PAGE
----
Preparing your own design and artwork for professional litho or digital printing is quite a bit more involved than preparing jobs for in-house desk-top printing. There are several reasons for this but the main ones can be summarised as:
- the professional printing industry, as you might expect, uses professional standard software, written in its own industry-standard language (PostScript) which is designed to give reliable, high quality results. Not everyone has this, or can afford it;
- the resolution (density of image and graphics information) needed for digital and litho printing needs to be much higher than for desk-top prints;
- the job needs to be handed over to your printer, a third party, in such a way that all graphics and fonts are somehow included in the file otherwise they might be absent or substituted in the final printed job!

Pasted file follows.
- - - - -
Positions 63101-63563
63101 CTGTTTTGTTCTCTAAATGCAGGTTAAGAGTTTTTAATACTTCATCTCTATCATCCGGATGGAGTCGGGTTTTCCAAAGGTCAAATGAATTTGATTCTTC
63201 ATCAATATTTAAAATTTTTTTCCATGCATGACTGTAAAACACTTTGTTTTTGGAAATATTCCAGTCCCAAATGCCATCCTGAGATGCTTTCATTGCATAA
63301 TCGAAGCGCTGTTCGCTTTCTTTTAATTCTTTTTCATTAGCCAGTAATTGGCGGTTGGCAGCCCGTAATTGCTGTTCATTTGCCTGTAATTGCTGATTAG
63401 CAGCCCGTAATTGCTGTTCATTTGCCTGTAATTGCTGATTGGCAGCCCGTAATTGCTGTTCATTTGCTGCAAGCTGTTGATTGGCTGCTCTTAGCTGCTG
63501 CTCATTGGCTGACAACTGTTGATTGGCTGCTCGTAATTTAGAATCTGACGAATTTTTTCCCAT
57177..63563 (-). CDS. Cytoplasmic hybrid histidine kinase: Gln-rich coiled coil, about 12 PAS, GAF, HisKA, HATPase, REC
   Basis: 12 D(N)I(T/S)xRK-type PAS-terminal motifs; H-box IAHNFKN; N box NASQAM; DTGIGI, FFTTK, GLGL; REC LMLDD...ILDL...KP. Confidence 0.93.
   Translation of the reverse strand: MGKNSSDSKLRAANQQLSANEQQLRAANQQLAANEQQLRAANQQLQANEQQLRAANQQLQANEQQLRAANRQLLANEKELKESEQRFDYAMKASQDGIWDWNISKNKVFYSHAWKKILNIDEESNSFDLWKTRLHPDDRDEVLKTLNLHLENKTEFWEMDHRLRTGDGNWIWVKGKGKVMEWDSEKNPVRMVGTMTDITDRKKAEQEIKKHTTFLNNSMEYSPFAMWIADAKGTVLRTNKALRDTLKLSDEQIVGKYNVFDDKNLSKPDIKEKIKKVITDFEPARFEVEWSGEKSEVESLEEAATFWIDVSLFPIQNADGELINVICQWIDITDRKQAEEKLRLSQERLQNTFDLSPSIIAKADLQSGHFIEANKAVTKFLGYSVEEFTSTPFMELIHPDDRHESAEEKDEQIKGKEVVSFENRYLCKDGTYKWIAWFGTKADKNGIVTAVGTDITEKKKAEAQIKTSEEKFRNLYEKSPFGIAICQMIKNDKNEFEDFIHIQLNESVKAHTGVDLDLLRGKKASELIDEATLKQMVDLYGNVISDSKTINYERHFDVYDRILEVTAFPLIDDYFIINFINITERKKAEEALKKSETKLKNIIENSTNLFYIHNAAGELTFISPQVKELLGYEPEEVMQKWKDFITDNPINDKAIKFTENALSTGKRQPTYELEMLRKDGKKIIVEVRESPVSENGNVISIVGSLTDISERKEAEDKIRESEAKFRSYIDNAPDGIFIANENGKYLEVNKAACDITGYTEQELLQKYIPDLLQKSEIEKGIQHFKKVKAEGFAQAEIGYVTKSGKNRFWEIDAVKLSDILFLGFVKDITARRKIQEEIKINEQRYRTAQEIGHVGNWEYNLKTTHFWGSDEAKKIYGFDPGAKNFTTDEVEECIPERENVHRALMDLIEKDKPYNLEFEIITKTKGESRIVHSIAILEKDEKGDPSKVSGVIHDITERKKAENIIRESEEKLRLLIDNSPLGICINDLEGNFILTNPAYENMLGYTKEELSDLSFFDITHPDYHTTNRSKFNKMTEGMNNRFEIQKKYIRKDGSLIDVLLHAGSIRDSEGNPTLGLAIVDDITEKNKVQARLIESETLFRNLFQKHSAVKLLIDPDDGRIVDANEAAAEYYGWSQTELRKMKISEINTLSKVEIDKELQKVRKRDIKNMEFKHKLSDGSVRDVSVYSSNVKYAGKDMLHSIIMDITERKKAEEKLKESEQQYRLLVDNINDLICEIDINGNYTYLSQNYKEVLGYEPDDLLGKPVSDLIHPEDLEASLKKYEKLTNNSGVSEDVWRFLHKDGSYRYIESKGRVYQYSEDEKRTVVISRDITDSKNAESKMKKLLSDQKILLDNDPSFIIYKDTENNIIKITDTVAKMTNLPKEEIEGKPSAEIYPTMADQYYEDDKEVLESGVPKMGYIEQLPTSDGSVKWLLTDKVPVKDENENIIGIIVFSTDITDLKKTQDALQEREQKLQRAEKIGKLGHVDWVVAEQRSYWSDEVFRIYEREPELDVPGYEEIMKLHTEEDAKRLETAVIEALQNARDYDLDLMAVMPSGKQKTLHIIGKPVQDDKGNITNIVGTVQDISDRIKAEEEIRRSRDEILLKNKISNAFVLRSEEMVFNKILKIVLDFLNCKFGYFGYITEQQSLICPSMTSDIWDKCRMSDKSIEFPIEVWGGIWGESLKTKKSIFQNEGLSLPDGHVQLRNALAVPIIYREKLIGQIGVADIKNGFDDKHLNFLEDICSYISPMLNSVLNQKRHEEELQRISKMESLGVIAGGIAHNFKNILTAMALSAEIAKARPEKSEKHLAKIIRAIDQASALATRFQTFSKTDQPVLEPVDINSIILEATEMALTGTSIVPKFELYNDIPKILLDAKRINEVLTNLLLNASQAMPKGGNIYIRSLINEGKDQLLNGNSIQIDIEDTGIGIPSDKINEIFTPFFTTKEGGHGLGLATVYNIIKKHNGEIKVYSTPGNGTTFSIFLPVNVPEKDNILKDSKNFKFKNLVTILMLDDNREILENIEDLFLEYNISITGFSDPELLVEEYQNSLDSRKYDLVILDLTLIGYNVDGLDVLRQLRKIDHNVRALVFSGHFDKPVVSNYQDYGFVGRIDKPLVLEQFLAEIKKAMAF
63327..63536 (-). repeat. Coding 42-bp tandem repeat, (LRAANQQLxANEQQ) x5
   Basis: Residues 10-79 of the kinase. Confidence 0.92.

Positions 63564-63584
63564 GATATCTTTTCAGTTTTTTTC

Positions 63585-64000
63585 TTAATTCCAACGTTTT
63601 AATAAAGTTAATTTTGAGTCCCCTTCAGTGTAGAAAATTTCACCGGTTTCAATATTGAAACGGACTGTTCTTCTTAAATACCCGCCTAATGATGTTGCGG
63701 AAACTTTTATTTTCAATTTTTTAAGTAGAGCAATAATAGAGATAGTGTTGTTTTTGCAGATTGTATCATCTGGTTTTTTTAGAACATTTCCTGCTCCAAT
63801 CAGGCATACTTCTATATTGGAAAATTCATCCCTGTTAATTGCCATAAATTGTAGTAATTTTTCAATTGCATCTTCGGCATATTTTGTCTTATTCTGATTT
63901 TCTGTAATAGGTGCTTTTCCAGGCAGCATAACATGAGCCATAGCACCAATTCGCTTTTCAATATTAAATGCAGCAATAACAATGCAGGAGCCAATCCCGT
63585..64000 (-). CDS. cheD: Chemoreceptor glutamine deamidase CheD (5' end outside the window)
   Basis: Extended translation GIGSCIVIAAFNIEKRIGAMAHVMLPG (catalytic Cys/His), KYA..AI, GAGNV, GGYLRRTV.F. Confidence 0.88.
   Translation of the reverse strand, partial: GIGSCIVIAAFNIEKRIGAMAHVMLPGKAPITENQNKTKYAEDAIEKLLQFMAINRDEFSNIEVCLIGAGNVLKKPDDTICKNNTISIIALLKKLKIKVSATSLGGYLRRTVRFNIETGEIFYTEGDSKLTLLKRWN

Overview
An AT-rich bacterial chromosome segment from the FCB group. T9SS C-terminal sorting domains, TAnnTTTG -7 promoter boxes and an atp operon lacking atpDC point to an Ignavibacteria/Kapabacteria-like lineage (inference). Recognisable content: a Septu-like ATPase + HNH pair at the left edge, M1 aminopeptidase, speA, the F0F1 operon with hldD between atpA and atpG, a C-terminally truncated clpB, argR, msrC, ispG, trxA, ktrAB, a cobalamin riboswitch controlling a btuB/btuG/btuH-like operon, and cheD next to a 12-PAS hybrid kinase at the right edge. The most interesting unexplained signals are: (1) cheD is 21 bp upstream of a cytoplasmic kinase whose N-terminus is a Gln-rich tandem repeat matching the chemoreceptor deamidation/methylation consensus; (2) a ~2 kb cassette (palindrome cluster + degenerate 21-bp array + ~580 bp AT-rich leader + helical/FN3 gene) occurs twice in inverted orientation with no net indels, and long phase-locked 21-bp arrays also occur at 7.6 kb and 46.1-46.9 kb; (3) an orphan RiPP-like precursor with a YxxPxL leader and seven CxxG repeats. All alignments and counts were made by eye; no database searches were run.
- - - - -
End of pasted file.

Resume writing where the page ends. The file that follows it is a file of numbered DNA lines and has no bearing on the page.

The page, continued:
Here are some guidelines to get over these, and other, artwork hurdles:
Use the right design & artwork software
Our first major tip would be to start off using professional design and artwork software. So rather than attempting your masterpiece with Microsoft Word or Powerpoint, you should really be using something like Adobe InDesign or Quark Express for the page layouts plus Adobe Illustrator and Photoshop respectively for any vector graphics and photographs. Of course other packages exist but those mentioned are pretty much the industry standard these days. If you do not have these packages, or the professional-level equivalent of them, then it might well be best to ask us to produce your design and artwork for you otherwise the files you supply might give you unexpected printing results.
The colour mode for photographs would usually be set in Photoshop or its equivalent.
For ‘full colour’ work (e.g. including colour photographs) all images and graphics should be saved in CMYK mode rather than RGB (the latter is for screen and will print unreliably if you use it by mistake).